This article is part of the series on workshop planning. Check out the whole series!
Once you have your interim goals – the milestones of your workshop, so to say – you have to dig into that tricky chapter of what to do during your phases. Before we delve into the development of exercises, let’s learn something about the theory quickly.
Active and Passive Phases
Everything you do during a workshop is an exercise. It’s not just about handing out sheets with numbered questions which your participants need to fill in or answer in a written form. Think of it more like a blueprint of what you’ll do during your phases!
The first distinction you have to make is the one between active and passive phases. During an active time, you ask your participants to produce something, or to develop something. This can be as easy as speaking for themselves, or as complex as developing a new product slogan in a small group. In active phases, the brain is working on full power, creating, rethinking, structuring or transferring knowledge to new and formerly unknown areas. Due to the high level of involvement, active phases are great for every workshop. In fact, try to maximize active phases as much as possible. The more your participants do on their own, the better they’ll learn, and the more they will feel accountable for decisions and agreements taken in a workshop. This is a logical consequence – if I have worked on something actively, instead of someone else talking all the time, I will feel more engaged and responsible for it.
Having a full-power active workshop sounds great, doesn’t it? Well, as much as it is, active phases are exhausting. You might know it from yourself – if you’re fully engaged in something and working on it for hours and hours, your energy will be drained from your body. Your brain will get tired, you will have difficulties concentrating. This is completely normal – the brain needs a break sometimes! This can be a real break from the workshop, as well as a change of the setting. You can also relax partially when you work in a small group (resulting in not listening all the time, leaning back and thinking about lunch maybe), or during a more passive phase: When you’re only supposed to watch and listen, your brain can go back to that thought about lunch simultaneously, without anyone noticing.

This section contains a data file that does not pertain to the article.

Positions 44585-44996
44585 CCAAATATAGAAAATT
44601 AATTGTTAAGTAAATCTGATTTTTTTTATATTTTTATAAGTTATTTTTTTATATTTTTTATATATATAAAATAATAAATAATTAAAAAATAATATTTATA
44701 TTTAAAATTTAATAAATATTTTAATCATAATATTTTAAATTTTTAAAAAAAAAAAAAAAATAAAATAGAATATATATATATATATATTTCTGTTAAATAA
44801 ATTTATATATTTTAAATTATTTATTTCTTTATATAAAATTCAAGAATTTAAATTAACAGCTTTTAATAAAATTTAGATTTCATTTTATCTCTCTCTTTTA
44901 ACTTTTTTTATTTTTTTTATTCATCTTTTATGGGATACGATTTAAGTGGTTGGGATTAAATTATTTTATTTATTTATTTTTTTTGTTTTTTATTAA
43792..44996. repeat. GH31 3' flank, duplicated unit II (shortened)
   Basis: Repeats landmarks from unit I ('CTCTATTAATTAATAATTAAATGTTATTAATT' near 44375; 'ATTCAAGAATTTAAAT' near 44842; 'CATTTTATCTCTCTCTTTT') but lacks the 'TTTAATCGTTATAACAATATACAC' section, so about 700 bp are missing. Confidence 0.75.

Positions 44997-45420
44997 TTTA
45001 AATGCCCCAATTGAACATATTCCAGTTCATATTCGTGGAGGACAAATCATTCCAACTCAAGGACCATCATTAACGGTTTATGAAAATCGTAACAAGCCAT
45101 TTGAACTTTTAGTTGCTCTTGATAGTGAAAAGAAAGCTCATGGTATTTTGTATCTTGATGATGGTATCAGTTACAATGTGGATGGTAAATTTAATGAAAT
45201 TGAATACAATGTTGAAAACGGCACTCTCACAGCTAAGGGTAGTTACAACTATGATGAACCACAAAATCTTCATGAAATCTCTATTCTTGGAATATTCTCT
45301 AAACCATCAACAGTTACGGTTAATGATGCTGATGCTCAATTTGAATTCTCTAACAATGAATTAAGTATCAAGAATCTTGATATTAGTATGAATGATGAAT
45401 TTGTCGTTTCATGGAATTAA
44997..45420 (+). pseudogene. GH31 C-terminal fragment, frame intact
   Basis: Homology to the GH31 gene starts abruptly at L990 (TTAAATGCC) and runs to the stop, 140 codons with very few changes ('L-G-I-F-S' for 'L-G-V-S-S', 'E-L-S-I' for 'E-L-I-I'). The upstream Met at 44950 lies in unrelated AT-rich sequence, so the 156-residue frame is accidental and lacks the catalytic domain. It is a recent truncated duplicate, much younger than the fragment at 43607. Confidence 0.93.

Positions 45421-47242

As a workshop leader, it’s your responsibility to plan in such a way that everybody can relax at some point. It’s a win-win situation in the end; if you provide times for everyone’s brain to relax, they will stay concentrated and focused and you will gain much better results than with exhausting everyone during the first quarter.
This means that when planning your exercises, check how much of your workshop requires active participation, and whether you have thrown in some passive phases as well. Especially in the beginning, many workshop leaders struggle with active phases and tend to have more passive phases. The reason for this is that active phases can feel like losing control. It’s far easier to plan if you know that you’ll be the one guiding and talking, and everybody just listens. If you let others guide and talk, the possibilities of what might happen are endless, and you’ll have to stay flexible and focused on your goals at the same time. Most often, this sounds much scarier than it is – so it’s definitely worth it to take a leap of faith and just try it.
The Four Skills
Aren’t there more than four skills needed in a workshop? Yeah, you got me. What I will briefly introduce here is the four skills that are needed to master any exercise: Reading, Writing, Talking, and Listening. Your underlying goal in any workshop (or, for that matter, in any meeting and encounter you might have) is that results, learnings or findings are retained by the participants. There is the theory of the learning pyramid. Things that are just read or heard are retained at a much lower rate than things that are actively pursued (in the form of teaching others, holding a presentation, or similar). Although this model is not completely supported by researchers, the core of it makes sense: If I just read a text about something, it will not take long and I will have forgotten what I read. If I have to explain a topic to someone else, I will most probably remember more afterwards. The exact percentages do not matter for our purpose here – let’s just keep it in the back of our minds that actually doing something is much more effective than just listening to someone talking about it.